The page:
Both Pete Buttigieg and Bernie Sanders have claimed victory in the caucuses — Buttigieg, because he holds a razor-thin lead in the delegate count; Sanders, because he has received the most total support overall. But the chaos and inconsistencies in the reporting of the results have raised widespread doubts and prompted sharp criticism of the process by candidates and party leaders, and the field has largely shifted its focus to the next primary state, New Hampshire.
Bernie Sanders, a 78-year-old self-described democratic socialist, has been a progressive powerhouse for decades. Buttigieg, a 38-year-old former municipal official, represents the more moderate wing of the Democratic Party. Pete Buttigieg is also the first openly gay candidate to earn presidential primary delegates.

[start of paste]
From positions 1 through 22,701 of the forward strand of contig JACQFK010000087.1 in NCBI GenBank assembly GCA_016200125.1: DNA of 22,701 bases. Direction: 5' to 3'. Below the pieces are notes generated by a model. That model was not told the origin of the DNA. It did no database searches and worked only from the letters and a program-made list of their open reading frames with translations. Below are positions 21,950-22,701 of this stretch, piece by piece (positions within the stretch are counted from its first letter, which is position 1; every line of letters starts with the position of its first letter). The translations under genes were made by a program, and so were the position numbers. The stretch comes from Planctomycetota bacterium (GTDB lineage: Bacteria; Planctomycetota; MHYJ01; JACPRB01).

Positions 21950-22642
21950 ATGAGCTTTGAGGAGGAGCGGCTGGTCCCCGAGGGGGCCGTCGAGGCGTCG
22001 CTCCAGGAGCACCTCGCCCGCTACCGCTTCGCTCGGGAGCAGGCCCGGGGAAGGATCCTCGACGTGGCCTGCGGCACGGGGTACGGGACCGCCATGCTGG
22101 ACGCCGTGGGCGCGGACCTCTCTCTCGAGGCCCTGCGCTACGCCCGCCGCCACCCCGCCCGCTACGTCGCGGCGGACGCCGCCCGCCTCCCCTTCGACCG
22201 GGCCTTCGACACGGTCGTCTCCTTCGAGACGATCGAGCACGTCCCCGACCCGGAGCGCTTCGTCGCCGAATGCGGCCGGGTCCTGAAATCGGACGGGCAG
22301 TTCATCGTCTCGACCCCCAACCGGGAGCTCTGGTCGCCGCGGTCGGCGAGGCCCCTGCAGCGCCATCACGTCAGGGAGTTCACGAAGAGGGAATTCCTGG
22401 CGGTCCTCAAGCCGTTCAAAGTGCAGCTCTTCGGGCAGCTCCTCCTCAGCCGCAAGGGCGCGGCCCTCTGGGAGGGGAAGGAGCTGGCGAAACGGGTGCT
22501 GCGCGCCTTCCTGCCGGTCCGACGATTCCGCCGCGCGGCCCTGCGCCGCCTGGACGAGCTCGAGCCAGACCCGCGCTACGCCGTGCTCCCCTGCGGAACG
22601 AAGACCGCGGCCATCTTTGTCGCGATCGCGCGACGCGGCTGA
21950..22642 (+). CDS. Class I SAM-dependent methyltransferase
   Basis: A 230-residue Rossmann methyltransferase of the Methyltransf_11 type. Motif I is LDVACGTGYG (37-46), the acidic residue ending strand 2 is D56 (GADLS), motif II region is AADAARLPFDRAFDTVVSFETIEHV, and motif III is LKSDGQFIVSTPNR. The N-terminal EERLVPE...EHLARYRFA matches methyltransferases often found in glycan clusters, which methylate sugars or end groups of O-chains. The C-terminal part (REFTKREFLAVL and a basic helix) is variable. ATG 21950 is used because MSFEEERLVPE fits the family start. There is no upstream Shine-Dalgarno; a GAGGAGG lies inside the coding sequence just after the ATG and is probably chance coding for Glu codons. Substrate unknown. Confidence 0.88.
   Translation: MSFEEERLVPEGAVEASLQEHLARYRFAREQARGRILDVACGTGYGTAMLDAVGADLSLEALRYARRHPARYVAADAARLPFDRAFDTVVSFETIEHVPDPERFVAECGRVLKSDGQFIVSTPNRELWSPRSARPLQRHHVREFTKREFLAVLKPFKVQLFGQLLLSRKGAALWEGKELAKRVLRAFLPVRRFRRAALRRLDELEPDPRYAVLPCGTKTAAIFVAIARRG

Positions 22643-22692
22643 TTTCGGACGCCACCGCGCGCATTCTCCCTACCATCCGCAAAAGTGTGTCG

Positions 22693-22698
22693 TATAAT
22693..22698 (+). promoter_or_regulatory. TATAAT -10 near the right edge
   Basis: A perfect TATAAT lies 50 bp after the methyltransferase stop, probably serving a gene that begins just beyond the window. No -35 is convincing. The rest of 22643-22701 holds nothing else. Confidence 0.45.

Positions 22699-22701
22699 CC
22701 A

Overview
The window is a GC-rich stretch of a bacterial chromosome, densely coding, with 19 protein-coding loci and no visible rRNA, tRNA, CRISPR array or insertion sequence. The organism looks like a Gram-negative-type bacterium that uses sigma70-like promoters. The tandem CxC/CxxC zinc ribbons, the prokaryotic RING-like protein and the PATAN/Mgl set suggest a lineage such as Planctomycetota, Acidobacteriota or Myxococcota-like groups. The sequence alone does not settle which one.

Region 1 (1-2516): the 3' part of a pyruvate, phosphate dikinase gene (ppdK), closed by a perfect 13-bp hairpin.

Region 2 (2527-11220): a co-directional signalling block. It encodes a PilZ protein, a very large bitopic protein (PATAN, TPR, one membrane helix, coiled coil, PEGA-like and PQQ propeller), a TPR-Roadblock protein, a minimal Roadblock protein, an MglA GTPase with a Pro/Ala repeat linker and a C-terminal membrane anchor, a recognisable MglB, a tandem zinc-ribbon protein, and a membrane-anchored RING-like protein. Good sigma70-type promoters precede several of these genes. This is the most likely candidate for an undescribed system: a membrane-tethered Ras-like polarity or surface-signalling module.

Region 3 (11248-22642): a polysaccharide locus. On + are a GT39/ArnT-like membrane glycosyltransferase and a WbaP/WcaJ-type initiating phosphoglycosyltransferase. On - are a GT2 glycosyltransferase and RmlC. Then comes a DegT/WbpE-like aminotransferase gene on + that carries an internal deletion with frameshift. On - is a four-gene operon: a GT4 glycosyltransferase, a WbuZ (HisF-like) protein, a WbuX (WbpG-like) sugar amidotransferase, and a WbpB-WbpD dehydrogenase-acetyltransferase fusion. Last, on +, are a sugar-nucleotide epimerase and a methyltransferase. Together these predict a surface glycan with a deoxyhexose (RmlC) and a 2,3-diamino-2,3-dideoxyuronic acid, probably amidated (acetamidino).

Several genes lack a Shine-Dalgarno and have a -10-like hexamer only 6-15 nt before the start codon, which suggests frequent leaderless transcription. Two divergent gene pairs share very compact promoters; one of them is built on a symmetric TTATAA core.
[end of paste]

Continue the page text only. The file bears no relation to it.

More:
No votes have been cast in the Democratic presidential nominating contest, but the winnowing has begun. A distinct top tier of candidates is breaking away from the pack in early polling and fundraising, building distance between themselves and the rest of the bloated field. Although the first nominating contest in Iowa is still more than six months away, tighter qualifying standards for the fall debates and cash flow problems have prompted questions about how many campaigns will still be operational next year. Five candidates have pulled away from the pack: former Vice President Joe Biden, Vermont Sen. Bernie Sanders, Massachusetts Sen. Elizabeth Warren, California Sen. Kamala Harris and Pete Buttigieg, the mayor of South Bend, Indiana. Biden has consistently led early polls, with the four others jostling for position behind him. Most other candidates have struggled to even hit 2% in recent surveys. Money has also flowed disproportionally to the top five candidates. Buttigieg, who led the field in second quarter fundraising with $24.8 million, raised more than a quartet of senators — Amy Klobuchar, Cory Booker, Kirsten Gillibrand and Michael Bennet — combined. “There’s a field of likelies, unlikelies and possibles,” said Sue Dvorsky, the former chairwoman of the Iowa Democratic Party. Even as the primary field cleaves into haves and have nots, big questions remain about what direction the party will take as voters weigh who best, and how best, to defeat President Donald Trump next year. The top tier includes moderates and liberals; the oldest contender in